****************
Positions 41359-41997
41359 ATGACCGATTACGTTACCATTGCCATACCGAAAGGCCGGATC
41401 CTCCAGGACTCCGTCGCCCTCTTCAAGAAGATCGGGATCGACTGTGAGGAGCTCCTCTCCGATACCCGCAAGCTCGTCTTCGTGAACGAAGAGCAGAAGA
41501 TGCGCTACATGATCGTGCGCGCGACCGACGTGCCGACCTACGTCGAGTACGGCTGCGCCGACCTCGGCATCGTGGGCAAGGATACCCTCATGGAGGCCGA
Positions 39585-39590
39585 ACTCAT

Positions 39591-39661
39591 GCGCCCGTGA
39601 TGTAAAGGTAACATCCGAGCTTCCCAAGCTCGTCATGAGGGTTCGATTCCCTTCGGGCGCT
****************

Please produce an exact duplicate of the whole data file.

Positions 41359-41997
41359 ATGACCGATTACGTTACCATTGCCATACCGAAAGGCCGGATC
41401 CTCCAGGACTCCGTCGCCCTCTTCAAGAAGATCGGGATCGACTGTGAGGAGCTCCTCTCCGATACCCGCAAGCTCGTCTTCGTGAACGAAGAGCAGAAGA
41501 TGCGCTACATGATCGTGCGCGCGACCGACGTGCCGACCTACGTCGAGTACGGCTGCGCCGACCTCGGCATCGTGGGCAAGGATACCCTCATGGAGGCCGA
Positions 39585-39590
39585 ACTCAT

Positions 39591-39661
39591 GCGCCCGTGA
39601 TGTAAAGGTAACATCCGAGCTTCCCAAGCTCGTCATGAGGGTTCGATTCCCTTCGGGCGCT